Event Abstract

Chick neuro-economics: profitability, risk and competition

  • 1 Hokkaido University, Department of Biology, Faculty of Science,, Japan

Every day, we make some decisions. You may decide to smoke, while you are explicitly told that the delight leads to lung cancer in the long run. You may save money for post-retirement pension, while you do not know whether you will survive long enough. Decisions are thus fundamentally “irrational,” since they inevitably involve something that we cannot foresee. In this talk, I will show you some studies on decision making in newly hatched domestic chicks, particularly on the hidden reasons of their apparent impulsiveness in terms of ecology and evolution. Attention will be paid also to the neuronal representatives of reward values (proximity and amount) in the ventral striatum including nucleus accumbens, and the neuromodulatory actions of 5-HT / dopamine in these regions.
Only the fittest survive, as has been repeatedly argued since Charles Darwin. Evolutionary thinking often obsessively forces us to speak that optimality is the rule, and to assume that a reliable measure of goodness (or a currency) is uniquely given. The idea of our decisions being controlled by the optimality principle have also been the norm since a theoretical biologist Eric L. Charnov has put it more than three decades ago. He applied a simple mathematics to the issue of foraging decisions, and showed that profitability is the key. If a forager animal gains “e” (for energetic gain) at the expense of “h” (for handling time), value of the food item is uniquely given by the ratio “e/h” that is the profitability. In the world where encounter with food items are unpredictable, optimal animals should simply be short-minded, taking only the immediate consequence into account. Best policy is to make the immediate gain the largest. Actually, chicks do this way, and it is one of the major reasons why they are supposed to behave impulsively. A series of localized brain lesion experiments revealed that decision factors (such as proximity, amount and cost) are separately represented in the brain systems that involve basal ganglia. Some of these behavioral parameters are substantiated by their neural substrates.
Another major reason is competition. As food resource is scarce in the wild, optimal decision makers must go for the food proximity in competitive foraging with conspecifics. Actually, when trained in a group, chicks become more impulsive in choices between an immediate/small food and a delayed/large alternative. Accordingly, neuronal codes of reward values are subject to acute modulation in competition, leading to lasting biases of the neuronal representations in favor of the food proximity. Competition inevitably a risk, but the risk alone failed to cause the impulsive choices at the individual time scale. However, comparisons of sympatric species of closely related tits (genus Poecile and Parus) revealed divergent risk sensitivity, which were linked to the diet menu diversification. Competition could causes, at least at the evolutionary time scale, animals to change their strategies to risks. In future, neural differentiations underlying the evolution of impulsiveness, diet menu and risk sensitivity should be searched for in the neuromodulatory systems acting on the basal ganglia.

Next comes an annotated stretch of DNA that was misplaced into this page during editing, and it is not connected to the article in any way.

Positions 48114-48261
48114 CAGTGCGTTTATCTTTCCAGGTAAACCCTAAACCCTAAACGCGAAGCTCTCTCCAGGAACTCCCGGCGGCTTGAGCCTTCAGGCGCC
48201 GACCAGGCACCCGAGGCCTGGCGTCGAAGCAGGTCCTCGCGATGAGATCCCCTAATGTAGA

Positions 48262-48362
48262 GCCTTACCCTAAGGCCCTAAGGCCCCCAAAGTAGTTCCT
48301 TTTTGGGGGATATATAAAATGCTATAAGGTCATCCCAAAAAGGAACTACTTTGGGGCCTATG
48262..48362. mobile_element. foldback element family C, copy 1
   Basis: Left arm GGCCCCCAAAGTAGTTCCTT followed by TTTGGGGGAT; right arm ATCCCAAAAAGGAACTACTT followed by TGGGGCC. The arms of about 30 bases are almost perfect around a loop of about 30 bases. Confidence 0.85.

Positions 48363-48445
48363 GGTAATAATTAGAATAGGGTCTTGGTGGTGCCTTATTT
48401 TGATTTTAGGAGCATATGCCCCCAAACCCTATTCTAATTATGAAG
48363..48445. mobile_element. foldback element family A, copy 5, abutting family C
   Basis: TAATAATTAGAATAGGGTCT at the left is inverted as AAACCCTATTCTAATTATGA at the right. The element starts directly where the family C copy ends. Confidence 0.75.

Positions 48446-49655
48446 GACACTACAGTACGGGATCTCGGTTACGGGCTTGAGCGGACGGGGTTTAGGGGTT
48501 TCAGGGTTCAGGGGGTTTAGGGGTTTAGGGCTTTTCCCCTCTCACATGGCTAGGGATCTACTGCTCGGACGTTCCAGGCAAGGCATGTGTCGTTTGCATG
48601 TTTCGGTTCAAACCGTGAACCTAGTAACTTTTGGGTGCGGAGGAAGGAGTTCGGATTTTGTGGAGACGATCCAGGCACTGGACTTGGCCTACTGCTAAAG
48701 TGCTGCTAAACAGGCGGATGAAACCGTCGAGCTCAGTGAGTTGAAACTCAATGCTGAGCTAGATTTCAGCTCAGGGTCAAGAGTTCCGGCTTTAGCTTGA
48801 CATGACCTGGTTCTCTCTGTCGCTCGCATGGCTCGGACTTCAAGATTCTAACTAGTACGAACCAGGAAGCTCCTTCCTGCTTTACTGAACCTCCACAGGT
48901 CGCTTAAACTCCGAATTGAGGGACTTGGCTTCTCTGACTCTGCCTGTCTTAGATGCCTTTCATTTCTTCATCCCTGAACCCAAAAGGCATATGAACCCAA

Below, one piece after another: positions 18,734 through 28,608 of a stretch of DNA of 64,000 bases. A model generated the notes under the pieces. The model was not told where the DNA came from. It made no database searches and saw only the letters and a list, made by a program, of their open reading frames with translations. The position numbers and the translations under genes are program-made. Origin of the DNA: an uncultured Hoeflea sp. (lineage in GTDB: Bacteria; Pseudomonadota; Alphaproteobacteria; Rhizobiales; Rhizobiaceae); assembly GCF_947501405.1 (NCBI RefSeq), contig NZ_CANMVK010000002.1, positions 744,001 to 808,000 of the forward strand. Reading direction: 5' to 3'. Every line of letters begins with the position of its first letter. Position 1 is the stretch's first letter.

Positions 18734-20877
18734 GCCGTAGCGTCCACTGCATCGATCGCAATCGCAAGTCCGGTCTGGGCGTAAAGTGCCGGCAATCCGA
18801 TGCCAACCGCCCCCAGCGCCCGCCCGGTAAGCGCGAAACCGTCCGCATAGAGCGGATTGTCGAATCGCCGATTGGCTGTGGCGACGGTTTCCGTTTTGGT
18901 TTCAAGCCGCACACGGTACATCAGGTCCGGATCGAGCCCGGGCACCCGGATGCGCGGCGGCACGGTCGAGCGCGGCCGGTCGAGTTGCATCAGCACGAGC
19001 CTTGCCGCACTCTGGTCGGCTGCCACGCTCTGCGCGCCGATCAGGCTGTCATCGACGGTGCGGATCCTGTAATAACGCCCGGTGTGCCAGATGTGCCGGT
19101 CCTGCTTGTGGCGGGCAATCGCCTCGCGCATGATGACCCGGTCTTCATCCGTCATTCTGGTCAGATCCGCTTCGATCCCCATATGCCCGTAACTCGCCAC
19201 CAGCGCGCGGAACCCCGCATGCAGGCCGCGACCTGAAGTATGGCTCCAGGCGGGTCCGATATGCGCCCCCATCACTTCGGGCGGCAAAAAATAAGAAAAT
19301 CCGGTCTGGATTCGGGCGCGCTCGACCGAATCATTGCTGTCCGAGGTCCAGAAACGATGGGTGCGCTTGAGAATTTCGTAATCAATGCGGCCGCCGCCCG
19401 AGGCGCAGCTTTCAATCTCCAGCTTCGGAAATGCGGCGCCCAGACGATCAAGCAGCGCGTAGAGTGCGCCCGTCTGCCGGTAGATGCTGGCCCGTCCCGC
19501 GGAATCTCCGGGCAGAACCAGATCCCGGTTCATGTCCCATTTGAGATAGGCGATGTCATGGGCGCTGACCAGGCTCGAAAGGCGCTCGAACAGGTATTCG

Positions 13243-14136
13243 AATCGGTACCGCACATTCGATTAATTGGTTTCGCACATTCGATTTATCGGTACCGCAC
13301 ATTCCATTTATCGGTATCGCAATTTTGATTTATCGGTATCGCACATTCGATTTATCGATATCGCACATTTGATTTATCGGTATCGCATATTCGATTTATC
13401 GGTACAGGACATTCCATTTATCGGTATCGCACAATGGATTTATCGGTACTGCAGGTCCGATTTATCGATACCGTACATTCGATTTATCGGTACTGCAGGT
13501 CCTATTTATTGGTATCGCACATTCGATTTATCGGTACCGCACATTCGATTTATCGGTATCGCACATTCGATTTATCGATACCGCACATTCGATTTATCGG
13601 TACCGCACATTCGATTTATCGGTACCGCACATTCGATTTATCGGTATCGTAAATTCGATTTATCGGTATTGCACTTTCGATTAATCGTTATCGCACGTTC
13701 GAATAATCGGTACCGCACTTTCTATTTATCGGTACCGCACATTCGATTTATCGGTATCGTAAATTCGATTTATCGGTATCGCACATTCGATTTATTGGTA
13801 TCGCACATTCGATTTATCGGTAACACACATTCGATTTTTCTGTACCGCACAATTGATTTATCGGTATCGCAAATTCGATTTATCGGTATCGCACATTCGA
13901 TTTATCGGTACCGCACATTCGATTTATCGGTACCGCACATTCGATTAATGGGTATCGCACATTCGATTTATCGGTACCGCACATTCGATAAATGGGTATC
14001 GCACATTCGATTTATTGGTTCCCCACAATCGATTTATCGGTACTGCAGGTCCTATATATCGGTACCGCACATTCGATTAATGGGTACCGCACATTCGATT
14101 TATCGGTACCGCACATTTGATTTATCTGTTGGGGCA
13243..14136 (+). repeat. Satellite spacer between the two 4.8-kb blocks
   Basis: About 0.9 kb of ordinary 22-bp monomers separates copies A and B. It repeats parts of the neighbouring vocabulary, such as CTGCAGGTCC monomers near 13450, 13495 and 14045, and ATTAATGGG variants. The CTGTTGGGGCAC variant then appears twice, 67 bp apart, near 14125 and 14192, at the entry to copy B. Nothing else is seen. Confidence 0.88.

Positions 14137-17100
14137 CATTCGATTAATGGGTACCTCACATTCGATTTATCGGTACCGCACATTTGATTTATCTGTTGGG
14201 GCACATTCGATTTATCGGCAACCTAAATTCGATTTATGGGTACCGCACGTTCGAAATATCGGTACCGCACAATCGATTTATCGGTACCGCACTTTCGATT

Keywords: Decision Making, Dopamine, impulsiveness, medial striatum, Nucleus Accumbens, optimal foraging, patch use behavior, Serotonin

Conference: Tenth International Congress of Neuroethology, College Park. Maryland USA, United States, 5 Aug - 10 Aug, 2012.

Presentation Type: Plenary Address (including special lectures) (Note, these individuals have already been invited)

Topic: Learning, Memory and Behavioral Plasticity

Citation: Matsushima T (2012). Chick neuro-economics: profitability, risk and competition. Conference Abstract: Tenth International Congress of Neuroethology. doi: 10.3389/conf.fnbeh.2012.27.00405

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Received: 02 May 2012; Published Online: 07 Jul 2012.

* Correspondence: Prof. Toshiya Matsushima, Hokkaido University, Department of Biology, Faculty of Science,, Sapporo, Hokkaido, 060-0810, Japan, matusima@sci.hokudai.ac.jp